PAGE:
IR35 is on every freelancer’s radar right now as the freelance workforce tries to make sense of the legislation. If you’re baffled by all things IR35 and how it applies to you, fear not. You’re not alone.

It’s a complex, and sometimes muddy, topic. In theory it should be easy to understand, but the reality is often more confusing. So what do freelancers need to know before navigating IR35?


What is IR35?

Let’s start at the beginning. IR35 is legislation brought in by HMRC to close a loophole allowing ‘disguised employees’ to slip through the tax-paying net. The initiative is part of wider efforts to clamp down on tax avoidance.


What’s a disguised employee?

A disguised employee is someone working on a self-employed basis, when the nature of the relationship is actually more akin to permanent employment. Before IR35 this meant an employer could take on a contractor, rather than hiring them as an employee. That way they wouldn’t need to pay NI or other contributions, and didn’t have the same responsibilities for looking after their staff.

For the worker, such as someone operating as a limited company, the arrangement meant lower tax rates than they would be subject to as an employee on the payroll. Of course, not all disguised employees come about as a result of dishonesty. Sometimes, it’s because business owners and contractors aren’t sure where the boundaries lie.

The main motive of IR35 is to determine a person’s employment status for tax purposes. Doing so ensures that businesses and freelancers pay the appropriate tax and contributions.


Some important things to know about IR35 


  • It applies to all industries and sectors – not just creative industries and media (as some falsely believe to be true).
  • Whether someone is within or outside IR35 can change from contract to contract, or project to project. It isn’t just a blanket rule which applies to the individual.
  • If you fail to comply with IR35 regulations correctly, you could face financial penalties.


Does IR35 affect freelancers?

Yes, IR35 legislation does affect freelancers. If you’re ‘within IR35’ for a particular project or job, then this has implications on how you pay tax. It means you’ll be considered an employee for tax purposes, and the ‘client’ must therefore deduct Income Tax and National Insurance contributions at the same rate as a permanent, payroll employee.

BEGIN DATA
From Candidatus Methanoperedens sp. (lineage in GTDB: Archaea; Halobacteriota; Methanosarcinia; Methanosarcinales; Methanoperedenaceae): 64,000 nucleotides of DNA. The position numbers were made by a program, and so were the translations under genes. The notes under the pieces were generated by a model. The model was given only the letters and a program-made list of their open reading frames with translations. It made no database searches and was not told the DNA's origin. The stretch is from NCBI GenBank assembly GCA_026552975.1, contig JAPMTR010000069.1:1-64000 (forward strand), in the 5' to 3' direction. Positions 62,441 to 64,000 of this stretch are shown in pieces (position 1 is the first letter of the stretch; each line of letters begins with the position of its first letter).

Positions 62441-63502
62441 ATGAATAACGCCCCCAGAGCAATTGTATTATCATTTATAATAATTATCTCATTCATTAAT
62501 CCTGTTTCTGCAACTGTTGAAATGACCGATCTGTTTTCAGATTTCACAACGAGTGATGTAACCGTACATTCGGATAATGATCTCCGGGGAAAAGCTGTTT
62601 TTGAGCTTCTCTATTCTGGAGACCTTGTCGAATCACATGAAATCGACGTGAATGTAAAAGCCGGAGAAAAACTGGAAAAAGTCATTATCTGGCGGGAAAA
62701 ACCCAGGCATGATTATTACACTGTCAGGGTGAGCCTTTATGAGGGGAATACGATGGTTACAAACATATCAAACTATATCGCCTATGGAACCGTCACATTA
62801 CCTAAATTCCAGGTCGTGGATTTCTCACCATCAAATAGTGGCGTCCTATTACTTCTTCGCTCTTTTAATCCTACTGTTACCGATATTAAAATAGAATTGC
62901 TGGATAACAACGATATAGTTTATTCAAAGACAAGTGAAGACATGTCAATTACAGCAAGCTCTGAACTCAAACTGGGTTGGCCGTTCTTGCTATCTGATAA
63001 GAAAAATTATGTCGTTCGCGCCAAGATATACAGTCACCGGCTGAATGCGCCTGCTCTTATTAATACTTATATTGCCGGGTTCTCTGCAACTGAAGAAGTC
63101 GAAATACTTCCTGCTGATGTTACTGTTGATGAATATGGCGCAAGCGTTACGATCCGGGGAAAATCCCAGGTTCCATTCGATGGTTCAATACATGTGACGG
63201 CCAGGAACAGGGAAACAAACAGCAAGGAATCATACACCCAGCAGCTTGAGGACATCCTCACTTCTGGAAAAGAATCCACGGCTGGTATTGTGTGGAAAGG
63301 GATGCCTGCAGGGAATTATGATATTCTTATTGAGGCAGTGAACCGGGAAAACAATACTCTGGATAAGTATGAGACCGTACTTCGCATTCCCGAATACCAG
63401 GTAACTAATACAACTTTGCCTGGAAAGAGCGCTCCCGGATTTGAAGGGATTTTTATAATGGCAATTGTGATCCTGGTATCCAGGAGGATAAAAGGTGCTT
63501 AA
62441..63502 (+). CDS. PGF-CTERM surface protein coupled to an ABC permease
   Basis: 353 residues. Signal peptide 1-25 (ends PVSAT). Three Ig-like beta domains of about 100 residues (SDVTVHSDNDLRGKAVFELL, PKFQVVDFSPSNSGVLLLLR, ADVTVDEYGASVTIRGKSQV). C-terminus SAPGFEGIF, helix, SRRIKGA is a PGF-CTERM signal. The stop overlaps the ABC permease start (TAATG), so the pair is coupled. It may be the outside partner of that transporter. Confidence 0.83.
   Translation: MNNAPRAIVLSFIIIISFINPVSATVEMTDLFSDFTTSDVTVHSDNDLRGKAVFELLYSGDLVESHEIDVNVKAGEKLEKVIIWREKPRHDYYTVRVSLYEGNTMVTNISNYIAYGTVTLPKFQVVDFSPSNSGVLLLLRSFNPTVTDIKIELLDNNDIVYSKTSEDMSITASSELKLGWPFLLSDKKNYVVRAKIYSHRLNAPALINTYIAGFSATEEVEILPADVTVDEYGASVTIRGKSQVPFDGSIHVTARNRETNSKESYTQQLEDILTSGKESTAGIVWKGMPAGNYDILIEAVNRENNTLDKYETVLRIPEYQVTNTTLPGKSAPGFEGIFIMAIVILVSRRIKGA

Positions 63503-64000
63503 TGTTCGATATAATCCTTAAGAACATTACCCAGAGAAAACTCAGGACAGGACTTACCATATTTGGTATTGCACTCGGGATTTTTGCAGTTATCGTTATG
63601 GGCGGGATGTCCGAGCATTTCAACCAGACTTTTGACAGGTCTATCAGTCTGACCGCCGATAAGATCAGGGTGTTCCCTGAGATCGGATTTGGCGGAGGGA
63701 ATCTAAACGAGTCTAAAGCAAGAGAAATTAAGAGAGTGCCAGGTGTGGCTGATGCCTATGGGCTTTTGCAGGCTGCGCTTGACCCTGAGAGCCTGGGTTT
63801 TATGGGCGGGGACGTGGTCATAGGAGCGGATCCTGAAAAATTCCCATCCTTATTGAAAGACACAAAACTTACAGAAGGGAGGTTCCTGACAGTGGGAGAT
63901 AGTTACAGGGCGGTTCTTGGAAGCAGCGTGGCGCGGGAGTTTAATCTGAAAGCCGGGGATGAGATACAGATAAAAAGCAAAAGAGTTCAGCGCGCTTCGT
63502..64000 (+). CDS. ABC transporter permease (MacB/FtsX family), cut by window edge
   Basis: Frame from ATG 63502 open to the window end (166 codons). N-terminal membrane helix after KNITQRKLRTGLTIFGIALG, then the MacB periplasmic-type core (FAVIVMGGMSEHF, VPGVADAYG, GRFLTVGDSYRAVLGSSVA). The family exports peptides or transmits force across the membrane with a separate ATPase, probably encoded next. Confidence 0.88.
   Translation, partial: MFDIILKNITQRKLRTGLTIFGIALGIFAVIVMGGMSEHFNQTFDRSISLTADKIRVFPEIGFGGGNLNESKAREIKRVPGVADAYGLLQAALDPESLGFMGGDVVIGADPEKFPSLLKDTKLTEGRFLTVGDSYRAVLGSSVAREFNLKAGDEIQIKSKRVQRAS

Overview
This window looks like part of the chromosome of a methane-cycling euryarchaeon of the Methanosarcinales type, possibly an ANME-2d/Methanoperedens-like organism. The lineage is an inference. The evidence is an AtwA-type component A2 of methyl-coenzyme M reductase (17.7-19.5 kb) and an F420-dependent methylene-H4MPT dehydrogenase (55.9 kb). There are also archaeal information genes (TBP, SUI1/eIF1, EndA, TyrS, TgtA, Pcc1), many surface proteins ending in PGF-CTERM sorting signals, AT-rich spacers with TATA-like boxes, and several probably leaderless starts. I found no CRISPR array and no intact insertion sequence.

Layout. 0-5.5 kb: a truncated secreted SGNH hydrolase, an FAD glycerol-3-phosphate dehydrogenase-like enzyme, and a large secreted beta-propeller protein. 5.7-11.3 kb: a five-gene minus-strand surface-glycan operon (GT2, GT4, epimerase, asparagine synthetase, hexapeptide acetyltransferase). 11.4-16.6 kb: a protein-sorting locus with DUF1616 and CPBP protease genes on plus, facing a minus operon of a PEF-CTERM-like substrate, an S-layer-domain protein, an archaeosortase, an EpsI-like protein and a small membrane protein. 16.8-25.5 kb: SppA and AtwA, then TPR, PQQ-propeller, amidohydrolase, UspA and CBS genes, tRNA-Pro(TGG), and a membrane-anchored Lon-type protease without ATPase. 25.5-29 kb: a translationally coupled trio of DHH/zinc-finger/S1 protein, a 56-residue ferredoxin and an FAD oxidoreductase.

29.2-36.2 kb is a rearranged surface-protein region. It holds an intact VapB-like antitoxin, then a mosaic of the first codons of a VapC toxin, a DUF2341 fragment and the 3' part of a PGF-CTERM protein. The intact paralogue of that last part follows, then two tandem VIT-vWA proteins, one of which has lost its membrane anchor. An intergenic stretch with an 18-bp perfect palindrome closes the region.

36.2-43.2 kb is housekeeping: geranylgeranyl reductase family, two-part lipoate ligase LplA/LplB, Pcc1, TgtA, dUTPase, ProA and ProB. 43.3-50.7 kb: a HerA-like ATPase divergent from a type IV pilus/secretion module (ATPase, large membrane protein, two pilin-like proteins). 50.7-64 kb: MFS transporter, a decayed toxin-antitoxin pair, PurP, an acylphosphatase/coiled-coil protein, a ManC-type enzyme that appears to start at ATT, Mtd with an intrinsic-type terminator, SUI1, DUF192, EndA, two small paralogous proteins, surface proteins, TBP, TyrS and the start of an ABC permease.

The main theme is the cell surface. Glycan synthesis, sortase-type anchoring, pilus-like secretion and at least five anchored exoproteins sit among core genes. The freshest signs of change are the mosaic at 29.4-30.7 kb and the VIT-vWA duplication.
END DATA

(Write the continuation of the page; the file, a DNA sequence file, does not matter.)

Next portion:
It’s vital to remember that your IR35 status can change from contract to contract! 


If you’re outside IR35 and therefore not considered to be an employee for tax purposes, your bill will be paid in full without deductions. It’s then your responsibility to manage your own tax payments.


Who decides if a freelancer is within IR35?

Previously, the freelancer was responsible for establishing their own IR35 status. Since 6th April 2021, the onus is now on the client to decide, so long as they are a medium to large-sized private company.

A medium to large-sized company is classified as one which:


  • Has more than 50 members of staff on its workforce
  • Or has annual sales in excess of £10.2million.


For small private companies, the contractor is still responsible for determining their own IR35 status.


Some of the most common pointers that suggest you’re within IR35 include:


  • You’re not invoicing a client directly (you could be invoicing an intermediary, for example).
  • There is a Mutuality of Obligation between you and the client company. This means if there’s any obligation to give or accept work on either side. As a freelancer, to work outside IR35 you need to be able to demonstrate that you’re at liberty to turn down work offered to you.
  • Your work isn’t being contracted by the client company directly.
  • The client company has significant control over where and when you work. For example, you need to ask for time off, or you must work on the client’s premises. As a freelancer outside IR35, you should have autonomy over this.
  • Your role is indispensable, and you can’t be substituted by anybody else.
  • You’re not responsible for your own Public Liability insurance or Professional Indemnity insurance (where applicable).


This is by no means an exhaustive list, and we very much recommend seeking professional advice on the subject.


Contesting IR35 decisions

Hopefully you’re now feeling a little clearer on what IR35 is and how it affects you. Before you go, it’s worth knowing that you can contest a client’s verdict on whether you’re operating within or outside IR35. HMRC’s Alternative Dispute Service enables you to escalate the issue and contest the decision.

When starting work on a new contract or with a new client, make sure you have agreements down in writing to refer back to if necessary. It’s also worth doing this for any ongoing existing contracts.


Find more guidance and advice for freelancers, from those in the know.


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